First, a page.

The present strategy and tactics for the prosecution of the war in Iraq are not leading to victory. A number of commentators (notably Andrew Krepinevich) have argued that we can turn the current situation around if we employ more troops and change our strategy to the "oil-spot" strategy. This involves pacifying a small segment of the country (or City of Baghdad) and then gradually expanding the perimeter of the pacified portion until more and more of the country is pacified. This means occupying and holding ground rather than the current tactics of smash and grab that have characterized the US's approach so far.
I fear that this is too late. Success in war, as in most things, is path dependent. That is, the viable options available today are constrained (either practically or psychologically) by the decisions made in the past. In practice, there is nothing (except Shinseki's 200,000 troops) to stop us adopting the oil-spot strategy, but psychologically the situation is very different.
Both Americans and Iraqis have been strongly influenced by the Bush administration's decisions of the past two years. Americans have been devastated by the reliance on inaccurate intelligence information that led to the declaration of war. We all remember the administration telling the inspectors "we know exactly where the WMDs are." We couldn't understand why they didn't tell the inspectors the locations (The administration argued that it was because intelligence sources would be compromised). We now know they didn't tell the inspectors because they couldn't. There were no WMDs. Americans were disappointed by the UN's decision not to replace its destroyed mission with a bigger and better one; the flight of the UN represented an early and major victory for the insurgents. Americans were devastated by the prisoner abuses of Abu Ghraib; they are outraged by the lack of accountability for this abuse at the highest levels in the military and the government and the seeming approval of this abuse by the now-Attorney General; those that know are disgusted by the administration's resistance to Senator John McCain's demand that prisoners should be treated according to the principles laid down in the Geneva convention and the torture treaties which are embodied in the US Army Field Manual.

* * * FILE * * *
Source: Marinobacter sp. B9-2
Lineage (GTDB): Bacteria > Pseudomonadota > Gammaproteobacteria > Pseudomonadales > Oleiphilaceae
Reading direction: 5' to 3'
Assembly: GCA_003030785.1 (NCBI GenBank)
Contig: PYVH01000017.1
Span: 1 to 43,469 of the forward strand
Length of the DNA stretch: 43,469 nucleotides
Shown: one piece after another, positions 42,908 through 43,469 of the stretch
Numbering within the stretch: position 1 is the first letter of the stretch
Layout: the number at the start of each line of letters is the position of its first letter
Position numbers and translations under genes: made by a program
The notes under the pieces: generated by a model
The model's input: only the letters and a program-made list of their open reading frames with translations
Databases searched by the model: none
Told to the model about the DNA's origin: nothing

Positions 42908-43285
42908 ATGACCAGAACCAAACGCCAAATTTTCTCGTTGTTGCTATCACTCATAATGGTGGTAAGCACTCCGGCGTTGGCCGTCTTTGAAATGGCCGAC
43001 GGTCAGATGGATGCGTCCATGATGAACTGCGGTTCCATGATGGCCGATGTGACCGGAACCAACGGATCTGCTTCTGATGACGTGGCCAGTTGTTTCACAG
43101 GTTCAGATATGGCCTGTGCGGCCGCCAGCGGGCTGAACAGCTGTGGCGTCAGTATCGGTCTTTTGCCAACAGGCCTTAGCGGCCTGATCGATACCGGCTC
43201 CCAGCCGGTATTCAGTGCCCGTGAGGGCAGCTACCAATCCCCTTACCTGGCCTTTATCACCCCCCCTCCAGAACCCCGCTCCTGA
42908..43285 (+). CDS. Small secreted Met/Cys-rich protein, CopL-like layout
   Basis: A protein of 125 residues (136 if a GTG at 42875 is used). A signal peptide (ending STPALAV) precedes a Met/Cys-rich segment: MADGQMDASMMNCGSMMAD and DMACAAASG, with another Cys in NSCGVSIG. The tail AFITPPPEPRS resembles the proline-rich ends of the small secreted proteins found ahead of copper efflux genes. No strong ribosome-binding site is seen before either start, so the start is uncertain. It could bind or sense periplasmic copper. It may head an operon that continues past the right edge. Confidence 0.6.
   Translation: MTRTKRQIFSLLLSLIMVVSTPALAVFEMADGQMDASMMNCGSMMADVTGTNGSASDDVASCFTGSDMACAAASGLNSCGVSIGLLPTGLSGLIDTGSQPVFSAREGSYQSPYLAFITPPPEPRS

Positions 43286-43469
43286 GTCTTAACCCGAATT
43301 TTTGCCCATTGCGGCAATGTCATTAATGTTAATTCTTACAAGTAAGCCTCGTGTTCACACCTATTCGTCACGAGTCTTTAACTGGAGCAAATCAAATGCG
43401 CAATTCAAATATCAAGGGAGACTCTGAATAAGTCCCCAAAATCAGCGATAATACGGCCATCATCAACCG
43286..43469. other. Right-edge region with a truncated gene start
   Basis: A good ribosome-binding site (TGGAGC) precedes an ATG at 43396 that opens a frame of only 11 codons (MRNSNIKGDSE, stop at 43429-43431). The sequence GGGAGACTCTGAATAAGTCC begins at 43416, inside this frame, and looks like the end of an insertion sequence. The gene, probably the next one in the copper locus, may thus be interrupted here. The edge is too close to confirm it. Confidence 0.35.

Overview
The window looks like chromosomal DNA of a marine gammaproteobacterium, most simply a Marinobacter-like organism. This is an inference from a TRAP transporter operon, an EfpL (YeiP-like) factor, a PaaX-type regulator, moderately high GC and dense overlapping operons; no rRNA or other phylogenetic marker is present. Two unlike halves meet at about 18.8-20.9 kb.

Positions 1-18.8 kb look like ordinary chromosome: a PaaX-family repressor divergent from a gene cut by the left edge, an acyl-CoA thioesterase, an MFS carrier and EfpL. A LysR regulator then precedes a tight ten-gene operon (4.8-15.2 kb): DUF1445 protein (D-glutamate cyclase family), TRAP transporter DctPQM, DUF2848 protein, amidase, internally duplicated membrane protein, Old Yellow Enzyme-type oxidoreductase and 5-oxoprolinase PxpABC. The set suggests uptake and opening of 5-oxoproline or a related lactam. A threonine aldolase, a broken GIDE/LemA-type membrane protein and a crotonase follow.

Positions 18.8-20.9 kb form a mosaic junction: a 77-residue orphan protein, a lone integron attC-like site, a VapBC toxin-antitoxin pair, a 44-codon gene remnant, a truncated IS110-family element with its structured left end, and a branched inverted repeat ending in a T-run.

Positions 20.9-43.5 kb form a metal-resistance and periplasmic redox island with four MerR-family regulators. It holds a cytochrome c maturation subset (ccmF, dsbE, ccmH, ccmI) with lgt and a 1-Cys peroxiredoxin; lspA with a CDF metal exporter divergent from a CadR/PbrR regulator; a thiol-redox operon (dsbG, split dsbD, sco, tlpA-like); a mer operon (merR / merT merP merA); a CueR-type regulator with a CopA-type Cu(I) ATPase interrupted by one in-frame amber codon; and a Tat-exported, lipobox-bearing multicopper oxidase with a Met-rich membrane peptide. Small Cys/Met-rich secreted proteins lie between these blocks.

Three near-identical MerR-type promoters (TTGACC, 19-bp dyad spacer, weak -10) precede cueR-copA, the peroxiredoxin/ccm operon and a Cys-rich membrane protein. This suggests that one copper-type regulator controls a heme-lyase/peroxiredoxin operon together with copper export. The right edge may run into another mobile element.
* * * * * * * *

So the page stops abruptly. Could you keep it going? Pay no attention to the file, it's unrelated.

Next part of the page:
The Iraqis who welcomed the Americans as liberators were outraged in the first days after the war as coalition troops stood by (except for guarding the oil ministry) as Iraq was looted. They were aghast as the National Museum was broken open and its irreplaceable treasures were scattered to the four corners of the earth. They were distressed as reconstruction contracts were given to foreign contractors using foreign employees rather than to local businesses who had the capacity to undertake most of the work and who would have employed local labor. Like Americans, Iraqis were outraged at the abuse of prisoners. Any moral high ground occupied by the Americans in comparison with the regime of Saddam Hussein was lost the night those soldiers took their incriminating digital photographs and distributed them around the world.
Neither Americans nor Iraqis have much confidence left in the Bush Administration. After all that is gone before can we believe the oil-spot strategy? We have an Army that cannot even keep the green zone bomb free. We have a presence on the ground in Iraq that cannot control the road from downtown Baghdad to its airport. Surely that is the test of the futility of adopting the oil-spot strategy. If we could do it, we would at least have done it in that small corner of Iraq. Or if it could be done, we would have expanded the areas around Iraqi police stations and recruiting centers, but we haven't done that. It seems that we are incapable of implementing the strategy on the ground in Iraq. Can anyone provide convincing evidence that it can work? Can anyone estimate the number of troops that it will take to make it work?
Perhaps prior to the discovery that Iraq lacked WMD, the oil-spot strategy might have worked. Perhaps prior to the looting, the oil-spot strategy might have worked. Perhaps prior to Abu Ghraib, the oil-spot strategy might have worked. Now, after all that has happened, I fear that this oil-spot strategy will generate yet another stain on America's honor with the implementation involving a scorched earth policy with inhabitants confined, not to the safety of their ancestral villages, but to concertina wire surrounded concentration camps. That, no doubt, is the way we would do the implementation.